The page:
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TI Precision Labs - Sensors

TI Precision Labs - Sensors

TI Precision Labs (TIPL) is the most comprehensive online classroom for analog signal chain engineers. The on-demand courses and tutorials include introductory ideas about device architecture, in addition to advanced, application-specific problem-solving, using both theory and practical knowledge. 

In the TI Precision Labs - Sensors series, our experts will teach you about temperature and magnetic sensors to help you reduce design time and move quickly from proof-of-concept to productization.

TI Precision Labs - Magnetic Sensors: Magnetic Current Sensors

Learn the basics of magnetic current sensors, including how they work, key applications, benefits, and challenges.

TI Precision Labs - Magnetic Sensors: Key Specifications

Understanding the key specifications of Hall sensors will aid in ensuring the proper device is selected for a given application. The series of videos in this section will give a thorough explanation of the tradeoffs in bandwidth versus power, the importance of the operate and release point in Hall Effect switches and latches and the key parameters for linear Hall Effect sensors.

TI Precision Labs - Magnetic Sensors: Introduction

These introduction videos give the background on magnetic concepts and Hall Effect ICs for engineers of all experience levels. The second video introduces the magnetic field calculator Texas Instruments created to aid in design challenges.

TI Precision Labs - Magnetic Sensors: Calculating Magnetic Fields

When designing Hall applications, understanding the behavior of magnetic fields is crucial. The series of videos in this section will discuss how magnetic fields vary with temperature and axis of rotation.

TI Precision Labs - Magnetic Sensors: Applications

There are a variety of applications for Hall Effect sensors, each with its own unique system requirement. The series of videos in this section will walk through some of the top Hall applications such as rotary encoding and proximity sensing.

TI Precision Labs - Magnetic Sensors

TI Precision Labs is the electronics industry’s most comprehensive online classroom for analog engineers. The on-demand courses and tutorials include introductory ideas about device architecture in addition to advanced, application-specific problem-solving, using both theory and practical knowledge. Use these hands-on courses to predict circuit performance and move seamlessly from abstract concepts to specific formula in an easy-to-follow format. Industry experts present each topic in order to help reduce design time and move quickly from proof-of-concept to productization.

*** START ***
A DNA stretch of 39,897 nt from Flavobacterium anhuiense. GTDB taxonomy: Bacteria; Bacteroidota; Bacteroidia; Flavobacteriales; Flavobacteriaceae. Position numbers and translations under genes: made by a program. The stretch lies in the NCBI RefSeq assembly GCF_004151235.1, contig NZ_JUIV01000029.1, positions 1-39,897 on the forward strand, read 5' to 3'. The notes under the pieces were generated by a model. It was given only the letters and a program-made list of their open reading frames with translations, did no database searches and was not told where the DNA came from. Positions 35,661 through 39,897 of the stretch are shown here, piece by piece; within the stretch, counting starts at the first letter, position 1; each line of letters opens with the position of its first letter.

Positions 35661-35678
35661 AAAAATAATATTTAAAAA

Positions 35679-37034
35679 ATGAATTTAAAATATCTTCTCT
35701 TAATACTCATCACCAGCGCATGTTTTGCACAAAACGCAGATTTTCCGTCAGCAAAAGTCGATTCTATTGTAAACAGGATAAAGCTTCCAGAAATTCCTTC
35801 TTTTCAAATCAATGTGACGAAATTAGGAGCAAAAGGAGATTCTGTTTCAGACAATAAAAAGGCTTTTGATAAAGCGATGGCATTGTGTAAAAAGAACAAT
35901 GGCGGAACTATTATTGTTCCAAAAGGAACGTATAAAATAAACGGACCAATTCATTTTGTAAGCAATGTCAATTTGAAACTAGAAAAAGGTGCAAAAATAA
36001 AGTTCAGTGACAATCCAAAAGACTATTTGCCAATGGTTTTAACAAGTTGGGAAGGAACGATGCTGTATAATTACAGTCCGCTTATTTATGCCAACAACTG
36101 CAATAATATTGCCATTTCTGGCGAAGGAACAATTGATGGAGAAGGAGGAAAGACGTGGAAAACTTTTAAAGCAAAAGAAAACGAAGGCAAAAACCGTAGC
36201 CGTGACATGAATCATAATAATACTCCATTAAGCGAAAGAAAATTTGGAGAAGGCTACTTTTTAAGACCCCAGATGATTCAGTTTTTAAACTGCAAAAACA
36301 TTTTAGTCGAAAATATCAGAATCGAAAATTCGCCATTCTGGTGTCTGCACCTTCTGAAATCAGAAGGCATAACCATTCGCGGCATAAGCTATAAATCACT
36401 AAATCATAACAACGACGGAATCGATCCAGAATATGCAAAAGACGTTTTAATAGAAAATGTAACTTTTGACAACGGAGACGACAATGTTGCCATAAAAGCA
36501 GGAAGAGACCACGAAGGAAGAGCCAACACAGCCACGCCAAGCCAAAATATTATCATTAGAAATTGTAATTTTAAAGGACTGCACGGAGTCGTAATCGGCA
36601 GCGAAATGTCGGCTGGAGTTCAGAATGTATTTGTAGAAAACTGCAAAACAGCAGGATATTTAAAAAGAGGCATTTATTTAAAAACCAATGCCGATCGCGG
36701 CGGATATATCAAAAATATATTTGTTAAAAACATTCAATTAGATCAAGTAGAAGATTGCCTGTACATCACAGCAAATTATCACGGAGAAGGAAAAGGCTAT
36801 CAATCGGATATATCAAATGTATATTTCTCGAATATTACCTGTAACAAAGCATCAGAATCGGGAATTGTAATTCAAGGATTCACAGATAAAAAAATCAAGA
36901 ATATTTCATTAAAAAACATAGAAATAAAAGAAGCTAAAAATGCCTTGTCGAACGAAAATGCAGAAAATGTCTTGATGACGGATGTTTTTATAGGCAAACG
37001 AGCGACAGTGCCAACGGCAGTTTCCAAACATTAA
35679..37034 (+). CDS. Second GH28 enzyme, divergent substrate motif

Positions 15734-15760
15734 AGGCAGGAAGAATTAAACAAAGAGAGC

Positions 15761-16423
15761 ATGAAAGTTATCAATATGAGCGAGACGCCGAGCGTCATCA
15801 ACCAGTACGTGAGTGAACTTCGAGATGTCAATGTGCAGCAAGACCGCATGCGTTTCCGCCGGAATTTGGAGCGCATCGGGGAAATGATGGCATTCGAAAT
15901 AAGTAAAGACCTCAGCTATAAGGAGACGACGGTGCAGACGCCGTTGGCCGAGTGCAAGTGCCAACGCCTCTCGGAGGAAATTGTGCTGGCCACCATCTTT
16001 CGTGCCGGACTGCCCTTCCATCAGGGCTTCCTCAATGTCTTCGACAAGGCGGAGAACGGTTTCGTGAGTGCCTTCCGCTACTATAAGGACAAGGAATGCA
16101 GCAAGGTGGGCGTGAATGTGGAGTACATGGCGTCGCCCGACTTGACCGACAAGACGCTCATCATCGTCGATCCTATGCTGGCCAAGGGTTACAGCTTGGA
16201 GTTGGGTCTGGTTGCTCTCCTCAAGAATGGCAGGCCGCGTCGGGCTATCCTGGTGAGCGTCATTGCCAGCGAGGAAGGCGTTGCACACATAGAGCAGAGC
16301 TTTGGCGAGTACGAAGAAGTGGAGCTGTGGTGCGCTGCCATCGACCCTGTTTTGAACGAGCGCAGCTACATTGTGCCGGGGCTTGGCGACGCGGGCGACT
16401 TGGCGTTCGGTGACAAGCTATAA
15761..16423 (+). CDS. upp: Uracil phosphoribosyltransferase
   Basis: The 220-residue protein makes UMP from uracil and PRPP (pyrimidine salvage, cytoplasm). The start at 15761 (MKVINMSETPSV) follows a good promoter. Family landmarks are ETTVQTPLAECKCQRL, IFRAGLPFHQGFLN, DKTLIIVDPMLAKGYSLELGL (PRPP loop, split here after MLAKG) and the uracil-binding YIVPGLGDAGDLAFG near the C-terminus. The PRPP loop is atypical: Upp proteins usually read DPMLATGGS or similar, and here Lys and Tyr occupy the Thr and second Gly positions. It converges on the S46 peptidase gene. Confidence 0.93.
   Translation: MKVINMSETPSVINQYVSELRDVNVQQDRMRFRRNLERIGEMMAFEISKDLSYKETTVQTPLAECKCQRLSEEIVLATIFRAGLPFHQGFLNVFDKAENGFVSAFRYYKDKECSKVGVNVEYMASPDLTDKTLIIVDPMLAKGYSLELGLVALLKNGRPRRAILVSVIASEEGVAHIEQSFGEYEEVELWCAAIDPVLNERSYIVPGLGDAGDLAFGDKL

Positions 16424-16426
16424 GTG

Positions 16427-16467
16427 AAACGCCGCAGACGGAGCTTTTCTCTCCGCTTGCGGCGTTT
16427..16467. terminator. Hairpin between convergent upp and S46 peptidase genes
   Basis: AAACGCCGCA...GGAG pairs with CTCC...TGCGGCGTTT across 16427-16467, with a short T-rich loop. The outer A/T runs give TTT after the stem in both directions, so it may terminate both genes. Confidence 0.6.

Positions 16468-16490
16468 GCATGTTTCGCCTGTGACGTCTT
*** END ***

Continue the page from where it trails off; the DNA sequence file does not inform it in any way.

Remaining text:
Rapid prototyping training series

Rapid prototyping: Getting started with TI solutions

How many times have you said, “I would like to prototype an idea with TI silicon but I can not get software resources" or “I don’t know how to prototype/program.”

This training shows you how to get started prototyping on TI solutions with minimal or no programming, including the following tasks:

Rapid prototyping fundamentals training series

Rapid prototyping fundamental functions

These videos provide understanding of the fundamental functions used for rapid prototyping on TI solutions with minimal or no programming, including the following:

  • Implementing necessary prototyping functions such clocks/GPIO, Read A/D, I2C/SMBus, etc.
  • Seamless interface of various analog EVMs for customer “proof of concept”
  • Standalone UI – Button, (GP Input - GPIO), LCD Display (“Hello”), Music, Serial Interface (Putty, Echo)

Hardening a meter against magnetic tamper attacks

In this section, we will cover how to harden a meter against these magnetic tamper attacks by using shunts for current sensors. For poly-phase implementations, I will go over how to use isolated delta sigma modulators to add the necessary isolation to use shunt current sensors and create magnetically immune poly-phase energy measurement systems. The TIDA-00601 and TIDA-01094 reference designs, which show how to implement a poly-phase isolated shunt measurement system, will be discussed as well as the associated AMC1304 high-side power supplies used in these designs.

Detecting magnetic tampering using hall-effect sensors

For anti-tampering, it is common to try to detect the presence of a strong magnet. In this section, we will cover the use of hall sensors for low-power detection of strong magnetic fields in three dimensions.  Details on our magnetic tamper detection reference design, TIDA-00839, will be provided as well as some of the design considerations that were kept in mind when creating this reference design.  

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